I understand that from the outside looking in, my behaviour, my mood and my choices often did not make sense. I get that it’s hard to understand why someone wouldn’t simply “make better choices”. However, I promise you that from the inside looking out, it’s even more stressful trying to explain what’s going on in your head when you don’t understand it yourself.
One of the most important things I’ve learnt is that having a mental illness, an eating disorder, or being an addict, is NOT MY FAULT – it is, however, my responsibility to look after.
Reflecting on my story, it’s uncomfortable to be reunited with the confusion and loneliness I felt as a teenager with early onset depression. I feel sad when I recall the relentless exercise and food restriction I committed myself to during my high school years. I feel shame creep in and fear judgement when I admit to the phase of my life that was controlled by addiction and littered with paranoia, psychosis and trauma.
How and where did it go so horribly wrong?
In hindsight, the overarching themes that drove all of my manifestations were ISOLATION, SHAME, FEAR and UNCERTAINTY. I didn’t understand what was happening to me as I imploded. Looking back, it was as if a grey cloud wrapped itself around me, disconnecting me from positivity and numbing me to the world.
Self-loathing, constant comparisons and body image insecurities were temporarily silenced by exercise and dieting. However, healthy regimes quickly developed into obsession and compulsion, denying me of nutrition, rest and inner peace.
I feared I would drown in vulnerability and shame – I was too afraid to ask for help or share what I was experiencing, fearing rejection and judgement. I didn’t know who to turn to, or where to go to for help. Later, as my addiction progressed, drug-induced psychosis and paranoid thoughts distorted my thinking, creating a parallel world that was founded in conspiracy and unreality.
It was exhausting. It was disabling. It was painful. I didn’t feel safe. I craved comfort and certainty – regretfully, any small and short-lived relief was delivered via reckless behaviours and addictions. I became reliably unreliable – isolating myself from the world, whilst grieving fragmented memories of a time free of mental and physical anguish. And although I knew that in the long term my addictions would kill me, I craved immediate relief from my internal hell, and escaping gave me temporary comfort.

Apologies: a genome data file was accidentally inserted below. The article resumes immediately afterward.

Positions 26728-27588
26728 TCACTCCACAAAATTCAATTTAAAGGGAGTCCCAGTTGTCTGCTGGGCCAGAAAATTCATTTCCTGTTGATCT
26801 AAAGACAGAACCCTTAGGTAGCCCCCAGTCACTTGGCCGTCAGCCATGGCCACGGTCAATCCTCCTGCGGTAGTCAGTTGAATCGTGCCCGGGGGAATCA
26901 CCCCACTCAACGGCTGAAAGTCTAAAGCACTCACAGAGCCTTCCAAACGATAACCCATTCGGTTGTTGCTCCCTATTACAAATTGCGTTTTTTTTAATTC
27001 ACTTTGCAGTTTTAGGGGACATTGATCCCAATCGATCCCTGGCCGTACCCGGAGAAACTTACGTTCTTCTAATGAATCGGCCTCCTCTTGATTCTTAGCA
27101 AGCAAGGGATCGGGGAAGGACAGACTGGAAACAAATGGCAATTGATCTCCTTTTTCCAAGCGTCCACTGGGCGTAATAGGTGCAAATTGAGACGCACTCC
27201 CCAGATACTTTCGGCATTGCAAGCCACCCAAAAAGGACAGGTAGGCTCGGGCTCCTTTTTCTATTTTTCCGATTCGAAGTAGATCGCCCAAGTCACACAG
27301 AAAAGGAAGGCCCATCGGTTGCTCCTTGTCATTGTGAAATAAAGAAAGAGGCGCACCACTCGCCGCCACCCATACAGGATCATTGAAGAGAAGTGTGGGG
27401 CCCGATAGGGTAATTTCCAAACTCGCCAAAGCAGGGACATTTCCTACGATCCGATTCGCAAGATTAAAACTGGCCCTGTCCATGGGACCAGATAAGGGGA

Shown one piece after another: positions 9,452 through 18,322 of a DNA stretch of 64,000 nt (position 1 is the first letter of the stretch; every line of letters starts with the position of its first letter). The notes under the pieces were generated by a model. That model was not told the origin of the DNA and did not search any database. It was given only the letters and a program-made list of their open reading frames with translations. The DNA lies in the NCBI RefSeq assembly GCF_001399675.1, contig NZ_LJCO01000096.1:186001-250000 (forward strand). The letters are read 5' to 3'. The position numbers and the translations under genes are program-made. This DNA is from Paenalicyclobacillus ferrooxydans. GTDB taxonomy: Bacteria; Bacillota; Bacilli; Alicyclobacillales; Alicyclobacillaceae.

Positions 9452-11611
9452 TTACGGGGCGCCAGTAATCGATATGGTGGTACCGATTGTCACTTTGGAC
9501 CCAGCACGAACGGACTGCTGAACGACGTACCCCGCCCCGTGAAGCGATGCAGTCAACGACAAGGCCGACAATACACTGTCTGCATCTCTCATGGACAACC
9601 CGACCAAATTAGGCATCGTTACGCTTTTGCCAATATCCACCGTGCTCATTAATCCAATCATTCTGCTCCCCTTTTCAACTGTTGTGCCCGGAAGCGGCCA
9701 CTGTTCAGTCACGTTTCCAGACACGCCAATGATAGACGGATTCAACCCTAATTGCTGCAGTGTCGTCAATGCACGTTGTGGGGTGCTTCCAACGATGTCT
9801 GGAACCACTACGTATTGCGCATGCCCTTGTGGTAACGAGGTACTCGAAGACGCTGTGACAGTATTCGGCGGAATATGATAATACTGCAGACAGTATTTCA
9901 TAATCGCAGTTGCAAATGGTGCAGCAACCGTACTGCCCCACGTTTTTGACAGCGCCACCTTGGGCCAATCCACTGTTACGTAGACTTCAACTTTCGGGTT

Today, gratefully, my life is different. And whilst I am grateful and proud of the life I now cherish, I wish that I had found a pathway to wellness earlier.
So, why didn’t I get help earlier?
Author Stephen Hinshaw says, “there’s a crucial reason why so many people don’t seek treatment – it’s STIGMA – the shame surrounding the entire topic.”
Looking back, I realise that shame and stigma had enveloped every cell of my body. Isolated from the world, feeling hopeless and defeated, I resigned myself to the idea that I would never experience joy, love or happiness ever again. I prayed for something or someone to rescue me from the mental prison that kept me separate from the world.
For me, this rescue came in the form of an unexpected intervention when I attended a friend’s wedding in 2003. It was a miracle that I was there – my illness had progressed with overwhelming symptoms of paranoia, making it hard to leave the house, let alone attend a wedding on Moreton Island.
Whilst at the wedding I was confronted by two things – the first was love – a feeling that was absent from my lonely existence. The second, was meeting someone who bravely shared their own experience of recovery from addiction with me. Family and friends had pleaded with me to access help before … but there was something different about this intervention.
Here was a person, who described a life that had mirrored mine, that had somehow transformed himself and his life. He was living a life free from addiction and was seemingly able to manage any symptoms of mental illness.
For the first time, (in a really long time), I felt hope.
My breakthrough came when I admitted that I needed help. I surrendered to going to rehab and began to share the pain and parts of me that I feared would be judged and rejected. Incredibly, the response I received was that it is the parts of me that I had tried to hide that make me strong, courageous and compassionate.
I was nurtured and supported by peers in recovery who were courageous in sharing their own vulnerabilities. And despite any differences in our stories, we identified and related to each other’s emotional journey, bonding through lived experience. This extension of humanity inspired hope, built trust and provided evidence that I was not alone in my efforts to overcome adversity.